Coding with Jesse

This site is now XHTML 1.0

June 20th, 2006

I just did some interesting reading that made me rethink the purpose of the different versions of HTML.

One of the first things I did when I launched this site was work to convert it to valid XHTML 1.1. I was excited about the potential of HTML served as XML, and I saw the doctype of my site as a vote towards moving forward. The more sites that start serving XHTML, the faster browsers will support it, right?

Well that might be true, but the fact is, we're not there yet. As I've mentioned before, this is required for delivering XML applications, even XHTML. The problem is, Internet Explorer just doesn't support the application/xhtml+xml mime type.

Previously, I used a workaround to send XHTML 1.1 to browsers that could support it (ie. Firefox), and XHTML 1.0 to browsers that couldn't. This is what I've done for the past year.

Today, I read on the Mozilla website, in the Web Developer FAQ:

... if you are using the usual HTML features (no MathML) and are serving your content as text/html to other browsers, there is no need to serve application/xhtml+xml to Mozilla. In fact, doing so would deprive the Mozilla users of incremental display, because incremental loading of XML documents has not been implemented yet. Serving valid HTML 4.01 as text/html ensures the widest browser and search engine support.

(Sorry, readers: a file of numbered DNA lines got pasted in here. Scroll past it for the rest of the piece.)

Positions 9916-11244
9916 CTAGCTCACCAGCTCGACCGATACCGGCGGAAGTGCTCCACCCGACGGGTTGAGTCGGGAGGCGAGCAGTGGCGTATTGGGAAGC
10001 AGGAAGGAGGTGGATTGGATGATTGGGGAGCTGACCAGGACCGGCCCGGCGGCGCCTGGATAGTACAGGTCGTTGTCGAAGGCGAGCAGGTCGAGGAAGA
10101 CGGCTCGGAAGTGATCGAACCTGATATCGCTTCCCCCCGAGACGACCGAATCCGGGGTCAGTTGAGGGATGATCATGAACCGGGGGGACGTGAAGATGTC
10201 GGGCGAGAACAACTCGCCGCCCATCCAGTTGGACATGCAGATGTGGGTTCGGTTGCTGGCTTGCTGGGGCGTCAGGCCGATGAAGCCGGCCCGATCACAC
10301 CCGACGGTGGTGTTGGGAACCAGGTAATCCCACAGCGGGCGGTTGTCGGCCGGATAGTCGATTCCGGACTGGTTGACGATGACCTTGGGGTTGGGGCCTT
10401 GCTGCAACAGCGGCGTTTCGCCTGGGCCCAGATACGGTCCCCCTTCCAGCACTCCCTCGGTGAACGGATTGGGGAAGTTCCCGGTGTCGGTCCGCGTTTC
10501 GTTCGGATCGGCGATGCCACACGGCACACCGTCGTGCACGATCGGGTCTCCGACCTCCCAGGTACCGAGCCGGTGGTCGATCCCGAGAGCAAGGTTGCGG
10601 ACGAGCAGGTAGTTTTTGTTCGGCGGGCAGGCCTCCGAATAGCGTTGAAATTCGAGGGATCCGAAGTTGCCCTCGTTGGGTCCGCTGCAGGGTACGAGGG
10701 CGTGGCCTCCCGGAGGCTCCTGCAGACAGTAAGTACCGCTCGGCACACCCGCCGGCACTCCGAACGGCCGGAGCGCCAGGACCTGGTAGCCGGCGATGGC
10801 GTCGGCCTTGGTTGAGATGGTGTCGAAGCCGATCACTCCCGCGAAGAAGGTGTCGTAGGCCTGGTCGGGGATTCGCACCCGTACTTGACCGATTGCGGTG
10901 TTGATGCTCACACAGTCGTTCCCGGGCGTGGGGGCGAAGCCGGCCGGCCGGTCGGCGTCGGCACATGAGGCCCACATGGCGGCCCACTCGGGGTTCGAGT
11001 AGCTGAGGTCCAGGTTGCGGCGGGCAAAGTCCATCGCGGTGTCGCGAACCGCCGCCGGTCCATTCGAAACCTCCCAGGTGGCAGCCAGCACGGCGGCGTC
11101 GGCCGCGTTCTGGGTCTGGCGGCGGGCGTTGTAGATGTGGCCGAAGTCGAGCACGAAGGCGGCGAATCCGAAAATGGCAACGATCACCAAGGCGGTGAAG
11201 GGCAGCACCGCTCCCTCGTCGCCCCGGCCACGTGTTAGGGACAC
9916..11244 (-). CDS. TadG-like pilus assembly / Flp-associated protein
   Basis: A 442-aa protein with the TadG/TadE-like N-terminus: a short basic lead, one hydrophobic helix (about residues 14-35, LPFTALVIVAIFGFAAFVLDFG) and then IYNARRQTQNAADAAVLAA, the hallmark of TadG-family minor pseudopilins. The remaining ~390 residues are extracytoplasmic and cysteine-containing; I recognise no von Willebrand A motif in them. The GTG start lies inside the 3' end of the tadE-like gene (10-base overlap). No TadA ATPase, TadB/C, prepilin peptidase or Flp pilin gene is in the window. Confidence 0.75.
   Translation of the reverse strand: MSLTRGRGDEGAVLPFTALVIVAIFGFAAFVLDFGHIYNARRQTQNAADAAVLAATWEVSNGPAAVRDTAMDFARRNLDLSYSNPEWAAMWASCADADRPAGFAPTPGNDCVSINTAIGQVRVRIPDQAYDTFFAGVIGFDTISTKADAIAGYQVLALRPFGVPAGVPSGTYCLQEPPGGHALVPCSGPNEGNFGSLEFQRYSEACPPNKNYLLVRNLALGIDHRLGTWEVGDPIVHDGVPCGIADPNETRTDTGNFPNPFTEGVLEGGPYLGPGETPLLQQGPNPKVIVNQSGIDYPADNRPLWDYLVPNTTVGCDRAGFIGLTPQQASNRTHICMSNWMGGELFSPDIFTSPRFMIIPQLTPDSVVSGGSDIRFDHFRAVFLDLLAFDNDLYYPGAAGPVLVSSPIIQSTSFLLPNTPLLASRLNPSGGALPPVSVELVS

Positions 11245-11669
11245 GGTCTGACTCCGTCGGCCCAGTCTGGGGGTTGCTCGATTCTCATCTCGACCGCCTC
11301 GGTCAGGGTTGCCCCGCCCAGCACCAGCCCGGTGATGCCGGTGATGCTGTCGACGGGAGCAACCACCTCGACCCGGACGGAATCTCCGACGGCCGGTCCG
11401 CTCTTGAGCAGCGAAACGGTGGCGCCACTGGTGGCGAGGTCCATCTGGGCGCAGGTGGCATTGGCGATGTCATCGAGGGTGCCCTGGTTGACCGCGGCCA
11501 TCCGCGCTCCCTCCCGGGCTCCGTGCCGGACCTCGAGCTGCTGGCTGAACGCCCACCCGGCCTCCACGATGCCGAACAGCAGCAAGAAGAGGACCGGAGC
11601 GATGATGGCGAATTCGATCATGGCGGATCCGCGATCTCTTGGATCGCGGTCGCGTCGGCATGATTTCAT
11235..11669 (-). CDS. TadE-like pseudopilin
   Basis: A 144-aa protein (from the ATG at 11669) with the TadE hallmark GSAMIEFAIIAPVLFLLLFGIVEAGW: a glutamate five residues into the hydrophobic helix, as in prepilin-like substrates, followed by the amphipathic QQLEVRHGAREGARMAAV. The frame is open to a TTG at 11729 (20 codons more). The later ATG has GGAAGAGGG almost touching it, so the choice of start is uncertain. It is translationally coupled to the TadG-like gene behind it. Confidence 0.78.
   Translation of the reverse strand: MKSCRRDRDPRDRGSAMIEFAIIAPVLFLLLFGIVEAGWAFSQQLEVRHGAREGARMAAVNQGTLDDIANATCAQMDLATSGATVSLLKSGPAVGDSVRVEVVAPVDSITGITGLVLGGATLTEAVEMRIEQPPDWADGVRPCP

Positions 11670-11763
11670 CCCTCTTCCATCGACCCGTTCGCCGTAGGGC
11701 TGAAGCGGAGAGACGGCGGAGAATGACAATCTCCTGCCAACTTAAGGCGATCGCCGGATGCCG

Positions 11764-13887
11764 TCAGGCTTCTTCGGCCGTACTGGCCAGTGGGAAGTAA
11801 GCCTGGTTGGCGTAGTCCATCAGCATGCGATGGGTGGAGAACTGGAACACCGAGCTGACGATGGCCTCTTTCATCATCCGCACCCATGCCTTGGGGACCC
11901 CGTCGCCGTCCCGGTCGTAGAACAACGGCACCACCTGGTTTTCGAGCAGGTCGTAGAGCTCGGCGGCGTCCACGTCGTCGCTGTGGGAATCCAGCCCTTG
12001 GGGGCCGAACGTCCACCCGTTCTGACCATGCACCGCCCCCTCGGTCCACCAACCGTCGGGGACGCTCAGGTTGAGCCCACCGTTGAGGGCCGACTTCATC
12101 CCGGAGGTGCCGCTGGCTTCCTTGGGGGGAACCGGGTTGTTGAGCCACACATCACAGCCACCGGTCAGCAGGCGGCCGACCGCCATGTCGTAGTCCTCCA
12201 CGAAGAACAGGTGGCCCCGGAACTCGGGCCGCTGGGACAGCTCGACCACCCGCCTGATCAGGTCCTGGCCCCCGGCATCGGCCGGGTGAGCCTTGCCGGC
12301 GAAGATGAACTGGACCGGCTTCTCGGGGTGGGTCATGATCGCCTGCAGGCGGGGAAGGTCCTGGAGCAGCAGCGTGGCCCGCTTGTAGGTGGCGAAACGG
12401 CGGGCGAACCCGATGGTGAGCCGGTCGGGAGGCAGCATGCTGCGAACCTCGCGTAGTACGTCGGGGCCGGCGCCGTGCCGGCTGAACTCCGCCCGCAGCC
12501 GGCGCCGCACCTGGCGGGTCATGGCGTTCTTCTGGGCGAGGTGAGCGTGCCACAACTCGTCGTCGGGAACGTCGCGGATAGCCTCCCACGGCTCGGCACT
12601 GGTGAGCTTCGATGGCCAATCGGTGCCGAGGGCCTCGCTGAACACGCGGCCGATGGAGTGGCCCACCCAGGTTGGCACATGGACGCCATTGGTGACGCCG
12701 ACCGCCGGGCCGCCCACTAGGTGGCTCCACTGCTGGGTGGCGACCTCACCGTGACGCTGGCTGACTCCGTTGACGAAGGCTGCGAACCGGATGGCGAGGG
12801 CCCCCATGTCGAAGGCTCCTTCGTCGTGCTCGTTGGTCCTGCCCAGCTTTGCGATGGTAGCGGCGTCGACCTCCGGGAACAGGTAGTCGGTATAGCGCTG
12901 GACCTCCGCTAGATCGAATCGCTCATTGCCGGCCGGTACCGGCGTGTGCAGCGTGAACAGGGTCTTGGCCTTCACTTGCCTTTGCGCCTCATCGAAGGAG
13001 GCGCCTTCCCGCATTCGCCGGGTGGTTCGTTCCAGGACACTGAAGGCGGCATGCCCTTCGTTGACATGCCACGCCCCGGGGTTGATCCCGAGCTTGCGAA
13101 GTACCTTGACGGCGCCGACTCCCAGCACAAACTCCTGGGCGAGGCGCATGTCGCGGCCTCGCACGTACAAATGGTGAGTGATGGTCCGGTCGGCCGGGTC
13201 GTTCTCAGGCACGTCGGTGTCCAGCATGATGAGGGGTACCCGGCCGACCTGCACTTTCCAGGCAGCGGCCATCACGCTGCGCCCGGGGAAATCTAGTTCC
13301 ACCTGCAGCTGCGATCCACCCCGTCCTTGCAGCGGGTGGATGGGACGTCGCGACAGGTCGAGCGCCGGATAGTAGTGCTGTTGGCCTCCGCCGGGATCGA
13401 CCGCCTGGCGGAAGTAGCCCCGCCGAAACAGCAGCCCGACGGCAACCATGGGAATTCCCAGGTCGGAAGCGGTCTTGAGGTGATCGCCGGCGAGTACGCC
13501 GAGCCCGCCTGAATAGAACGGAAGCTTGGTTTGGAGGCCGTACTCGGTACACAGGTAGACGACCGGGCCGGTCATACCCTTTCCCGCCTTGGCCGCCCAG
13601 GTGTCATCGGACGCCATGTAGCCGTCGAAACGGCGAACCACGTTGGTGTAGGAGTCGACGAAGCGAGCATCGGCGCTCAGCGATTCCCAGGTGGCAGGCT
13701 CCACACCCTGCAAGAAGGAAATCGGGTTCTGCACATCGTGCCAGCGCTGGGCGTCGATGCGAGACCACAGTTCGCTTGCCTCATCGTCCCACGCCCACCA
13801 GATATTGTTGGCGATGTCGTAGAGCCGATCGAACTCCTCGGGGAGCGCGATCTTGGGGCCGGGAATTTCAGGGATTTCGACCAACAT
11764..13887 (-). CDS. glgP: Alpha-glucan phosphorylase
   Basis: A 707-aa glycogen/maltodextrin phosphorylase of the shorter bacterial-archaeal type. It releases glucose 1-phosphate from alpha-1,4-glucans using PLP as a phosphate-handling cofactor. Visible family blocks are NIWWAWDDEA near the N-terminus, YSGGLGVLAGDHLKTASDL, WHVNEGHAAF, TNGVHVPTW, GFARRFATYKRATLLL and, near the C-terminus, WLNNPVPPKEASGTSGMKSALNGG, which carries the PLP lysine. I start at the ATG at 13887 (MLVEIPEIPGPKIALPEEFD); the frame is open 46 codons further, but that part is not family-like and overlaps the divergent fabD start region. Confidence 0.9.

Geez, I thought, what have I done? I tried to make things better for Firefox users, but really I just made things slower.

There are lots of benefits to serving HTML as XML. The thing is, the browsers do a better job just working with HTML at the moment, so if you don't require the benefits of XML, you're better off sticking with HTML.

I read another article, Sending XHTML as text/html Considered Harmful. So let's get this straight: it's harmful to send XHTML as either text/html or application/xhtml+xml. Since these are our only two choices, this means it's harmful to use XHTML! Since the browsers don't properly support XHTML, there's no tangible benefit yet to using XHTML instead of just HTML 4.01 strict.

One day there will be a reason to move forward and start using XHTML in all its glory. Many of us have been trying to make this a reality as soon as possible. Okay, it's a nice idea to start using XHTML 1.0 so that the transition in the future will be as smooth as possible. But beyond that, beyond looking into the future, there's no sense in changing what we're doing today. If a version of Internet Explorer ever comes out (8? 9? 15?) that really supports XHTML, then things might change.

Anyway, long story short, this web site is now XHTML 1.0, and I'm considering just going back to HTML 4.01 strict.